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Page 174 text:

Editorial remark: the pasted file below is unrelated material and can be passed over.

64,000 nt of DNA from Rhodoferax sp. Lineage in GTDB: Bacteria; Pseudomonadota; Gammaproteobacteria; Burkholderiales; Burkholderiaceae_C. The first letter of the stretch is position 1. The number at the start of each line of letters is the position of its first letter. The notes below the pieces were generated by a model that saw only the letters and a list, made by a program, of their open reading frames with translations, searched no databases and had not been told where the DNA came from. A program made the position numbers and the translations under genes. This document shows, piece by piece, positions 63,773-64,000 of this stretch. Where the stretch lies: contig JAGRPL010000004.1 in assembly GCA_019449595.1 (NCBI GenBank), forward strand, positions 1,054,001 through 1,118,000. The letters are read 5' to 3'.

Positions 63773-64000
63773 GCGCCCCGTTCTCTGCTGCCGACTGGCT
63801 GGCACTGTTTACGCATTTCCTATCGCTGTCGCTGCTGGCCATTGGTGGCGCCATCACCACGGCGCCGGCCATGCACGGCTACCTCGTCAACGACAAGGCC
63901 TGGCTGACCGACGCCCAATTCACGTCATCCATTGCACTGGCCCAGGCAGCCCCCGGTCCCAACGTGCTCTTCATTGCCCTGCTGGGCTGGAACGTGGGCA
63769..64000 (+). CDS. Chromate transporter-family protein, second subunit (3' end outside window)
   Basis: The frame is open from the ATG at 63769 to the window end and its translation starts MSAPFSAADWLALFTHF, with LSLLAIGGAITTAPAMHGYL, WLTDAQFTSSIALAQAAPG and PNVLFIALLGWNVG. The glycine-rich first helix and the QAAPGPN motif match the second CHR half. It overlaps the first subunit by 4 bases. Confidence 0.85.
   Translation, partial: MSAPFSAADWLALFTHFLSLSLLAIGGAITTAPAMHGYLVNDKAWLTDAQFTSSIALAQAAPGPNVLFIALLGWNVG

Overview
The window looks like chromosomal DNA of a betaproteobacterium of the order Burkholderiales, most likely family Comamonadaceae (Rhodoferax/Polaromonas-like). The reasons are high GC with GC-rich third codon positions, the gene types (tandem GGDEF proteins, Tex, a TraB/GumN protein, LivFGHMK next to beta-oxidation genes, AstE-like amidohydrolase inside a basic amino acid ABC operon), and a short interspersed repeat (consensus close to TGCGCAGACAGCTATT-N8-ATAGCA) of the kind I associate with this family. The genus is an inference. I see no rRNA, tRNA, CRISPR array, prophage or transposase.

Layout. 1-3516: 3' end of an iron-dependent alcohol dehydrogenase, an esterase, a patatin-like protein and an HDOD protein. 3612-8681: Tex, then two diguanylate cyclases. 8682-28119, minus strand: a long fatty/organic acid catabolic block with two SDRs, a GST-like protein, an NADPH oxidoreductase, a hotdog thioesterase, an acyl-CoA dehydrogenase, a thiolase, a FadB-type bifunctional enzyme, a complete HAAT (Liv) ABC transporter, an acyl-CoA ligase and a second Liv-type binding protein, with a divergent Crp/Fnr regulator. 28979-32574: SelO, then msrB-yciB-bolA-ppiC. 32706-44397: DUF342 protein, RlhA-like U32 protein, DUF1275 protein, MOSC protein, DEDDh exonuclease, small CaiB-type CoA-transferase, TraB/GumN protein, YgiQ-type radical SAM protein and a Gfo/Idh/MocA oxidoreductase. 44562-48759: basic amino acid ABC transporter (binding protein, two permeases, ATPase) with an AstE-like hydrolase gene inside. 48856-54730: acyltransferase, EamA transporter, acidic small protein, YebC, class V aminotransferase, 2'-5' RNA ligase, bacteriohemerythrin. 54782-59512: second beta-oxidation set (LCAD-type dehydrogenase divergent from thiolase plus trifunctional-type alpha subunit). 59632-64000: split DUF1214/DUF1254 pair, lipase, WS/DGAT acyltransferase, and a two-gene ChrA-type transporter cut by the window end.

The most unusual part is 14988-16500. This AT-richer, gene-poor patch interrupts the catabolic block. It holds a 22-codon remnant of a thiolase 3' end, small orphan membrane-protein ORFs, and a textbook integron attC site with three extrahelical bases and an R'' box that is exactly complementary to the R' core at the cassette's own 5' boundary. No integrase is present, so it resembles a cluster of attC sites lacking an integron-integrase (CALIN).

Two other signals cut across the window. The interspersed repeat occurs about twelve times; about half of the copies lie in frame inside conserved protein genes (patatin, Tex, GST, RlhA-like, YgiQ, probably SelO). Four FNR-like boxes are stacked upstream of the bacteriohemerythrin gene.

Hign Spots • The school year, 1936-1937, was notable in so many different ways that it is practically impossible to list all the outstanding achievements and personalities in such a limited space; but if our readers will bear with us, we shall endeavor to do so. If we praise what you have accomplished, be grateful; if we condemn it, be forgiving; and if we overlook it; be thankful — but above all, dear readers, be pa- tient — for we are but trying to please. • Most conspicuous among the campus achievements is the new gym — a gift of Arch Haynes — that im- posing structure which causes visitors to lower their voices in awe — and a good thing, too — because the acoustics increase the slightest sound to make it sound like a Spanish Revolution. Every day you can see a group of students standing around admiring it, with mouths wide, trying to believe it ' s really there. • And speaking of revolutions (if you waded through paragraph one you know what we refer to) Cente- nary had one of its own. An article in the Conglomerate crystalizing the student body ' s opinion, started the ball rolling and behold — from the melee emerged the revised chapel program. • Dr. Thayer delivered an excellent paper before the American Petroleum Institute in Chicago, on the " Present Status of the Hypothesis of the Biogenesis of Petroleum. " Kinda overwhelming, huh? :ZiZ2z • The new switchboard was an innovation — but this intri- cate, highly polished, modernistic mechanical device still doesn ' t keep people from calling to ask if Centenary has a Chinese professor with an English name, or why the school is called " Centenary. " • Centenary will not soon forget this season ' s football bat- tle with Texas A. M. It warmed every pigskin-lover ' s heart to see the fighting Gent eleven go out in front, 3-0, over the Farmers, who were doped to spread the Maroon and White in an even one-half inch layer all over the grid- iron, and then frustrate every scoring attempt made by the butter-fingered Aggies. • Tyler ' s annual Rose Festival was decorated by the pleasing presence of Centenary ' s Annie Merril Graham, who served as a Duchess during the festivities. We might add now to save another para- graph later that Betty Lane Grigsby did a little official shining at A. M. ' s Cotton Ball. • While we still have football on the brain, the lowly and overworked Frosh team had things this year. One of them was an uncrossed goal line, another was a human universal joint in Weenie Bynum. Well, you saw him run, didn ' t you? • The return of our beloved " Doc George " Sexton to active connection with his school, Centenary, as Public Relations director has certainly been a bright spot in everyone ' s year. And his " crowning " of the several queens has been as effective as ever. • Page 170 •